(7) The first issue that Clanton raises on appeal is a claim of prosecutorial misconduct. Clanton contends that the prosecutor knowingly allowed the victim to present inconsistent testimony. Clanton, however, did not raise any objection to the prosecutor's conduct at trial. Accordingly, because no objection was raised, we will review this claim for plain error only.[2] Plain error exists when the error complained of is apparent on the face of the record and is so prejudicial to a defendant's substantial rights as to jeopardize the integrity and fairness of the trial.[3]The burden of persuasion is on the defendant to show prejudice.[4]

         (8) In this case, Clanton does not allege, and the record does not reflect in any way, that the prosecutor induced the victim or coached her improperly to testify as she did. To the extent that the victim gave testimony that was inconsistent with other evidence, it was the jury's responsibility to judge the credibility of the witnesses and to resolve any conflicts in the evidence.[5] To the extent there were any discrepancies in the victim's testimony, it was entirely within the jury's purview to credit part of her testimony while rejecting other parts.[6]Under the circumstances, Clanton has not met his burden of showing any prejudice.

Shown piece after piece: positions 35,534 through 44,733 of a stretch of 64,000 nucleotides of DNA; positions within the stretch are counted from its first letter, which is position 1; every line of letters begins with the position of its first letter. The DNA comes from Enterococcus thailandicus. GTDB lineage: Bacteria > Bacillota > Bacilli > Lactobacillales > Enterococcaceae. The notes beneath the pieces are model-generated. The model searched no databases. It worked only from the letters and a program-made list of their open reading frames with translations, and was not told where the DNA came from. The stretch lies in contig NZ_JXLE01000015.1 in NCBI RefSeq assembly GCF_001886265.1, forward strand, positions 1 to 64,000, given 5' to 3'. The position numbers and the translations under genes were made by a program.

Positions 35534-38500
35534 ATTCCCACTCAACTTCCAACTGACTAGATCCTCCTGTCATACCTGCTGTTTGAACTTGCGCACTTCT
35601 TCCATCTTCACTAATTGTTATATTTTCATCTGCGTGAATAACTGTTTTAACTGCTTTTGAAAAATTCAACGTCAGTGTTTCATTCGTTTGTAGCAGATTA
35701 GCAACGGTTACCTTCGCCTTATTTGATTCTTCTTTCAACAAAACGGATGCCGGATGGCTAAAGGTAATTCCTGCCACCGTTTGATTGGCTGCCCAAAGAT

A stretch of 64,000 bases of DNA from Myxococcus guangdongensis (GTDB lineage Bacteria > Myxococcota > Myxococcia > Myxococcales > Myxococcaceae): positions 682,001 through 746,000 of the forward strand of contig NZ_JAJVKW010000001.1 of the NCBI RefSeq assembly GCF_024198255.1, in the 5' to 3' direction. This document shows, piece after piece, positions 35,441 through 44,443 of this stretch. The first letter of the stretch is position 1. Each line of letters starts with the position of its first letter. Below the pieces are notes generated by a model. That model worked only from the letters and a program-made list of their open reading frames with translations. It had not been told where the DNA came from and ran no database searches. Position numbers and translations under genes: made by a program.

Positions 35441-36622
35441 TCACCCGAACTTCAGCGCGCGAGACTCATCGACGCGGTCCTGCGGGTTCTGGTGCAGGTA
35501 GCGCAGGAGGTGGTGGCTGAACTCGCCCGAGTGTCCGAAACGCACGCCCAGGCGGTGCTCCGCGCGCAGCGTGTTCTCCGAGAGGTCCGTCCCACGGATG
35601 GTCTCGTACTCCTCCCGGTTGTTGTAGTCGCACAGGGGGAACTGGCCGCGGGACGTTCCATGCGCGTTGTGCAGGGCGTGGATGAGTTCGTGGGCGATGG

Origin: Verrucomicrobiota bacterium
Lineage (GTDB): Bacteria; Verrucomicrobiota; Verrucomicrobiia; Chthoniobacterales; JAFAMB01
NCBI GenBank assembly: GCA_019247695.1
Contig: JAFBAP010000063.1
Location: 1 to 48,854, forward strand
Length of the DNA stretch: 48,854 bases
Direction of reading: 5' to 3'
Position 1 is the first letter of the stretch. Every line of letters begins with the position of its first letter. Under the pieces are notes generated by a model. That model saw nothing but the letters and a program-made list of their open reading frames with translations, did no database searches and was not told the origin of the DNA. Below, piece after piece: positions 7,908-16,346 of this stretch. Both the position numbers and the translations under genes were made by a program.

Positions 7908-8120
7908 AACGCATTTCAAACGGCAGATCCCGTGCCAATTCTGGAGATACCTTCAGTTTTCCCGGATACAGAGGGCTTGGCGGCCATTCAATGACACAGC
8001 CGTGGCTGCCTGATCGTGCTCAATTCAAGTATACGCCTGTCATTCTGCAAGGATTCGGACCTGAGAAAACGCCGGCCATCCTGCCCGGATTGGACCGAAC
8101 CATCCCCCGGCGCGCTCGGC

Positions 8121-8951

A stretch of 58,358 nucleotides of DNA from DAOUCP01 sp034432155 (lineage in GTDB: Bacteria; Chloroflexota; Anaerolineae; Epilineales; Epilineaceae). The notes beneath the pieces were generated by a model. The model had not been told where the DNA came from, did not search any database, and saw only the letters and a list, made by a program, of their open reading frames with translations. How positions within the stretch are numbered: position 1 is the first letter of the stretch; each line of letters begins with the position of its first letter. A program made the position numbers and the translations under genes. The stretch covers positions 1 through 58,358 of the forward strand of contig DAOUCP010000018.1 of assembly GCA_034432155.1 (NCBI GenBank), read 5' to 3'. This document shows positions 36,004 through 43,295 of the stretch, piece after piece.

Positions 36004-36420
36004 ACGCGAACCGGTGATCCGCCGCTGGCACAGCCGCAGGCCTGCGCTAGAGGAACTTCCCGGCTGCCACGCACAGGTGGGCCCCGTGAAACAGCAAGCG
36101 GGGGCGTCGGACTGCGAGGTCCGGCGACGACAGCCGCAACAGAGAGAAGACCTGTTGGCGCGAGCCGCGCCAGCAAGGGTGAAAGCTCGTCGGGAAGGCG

(9) Clanton's second claim is the Superior Court improperly relied upon the victim's inconsistent statements at sentencing. As a general rule, this Court's review of a sentence is limited to ascertaining whether the sentence is within the statutory limits.[7] If a sentence is within the statutory range of authorized sentences, this Court will not find error or abuse unless it is clear from the record that the sentencing court relied upon demonstrably false information or information lacking a minimum indicia of reliability.[8] In this case, there is nothing in the record to reflect that the judge relied upon false or unreliable information in sentencing Clanton as a habitual offender. ...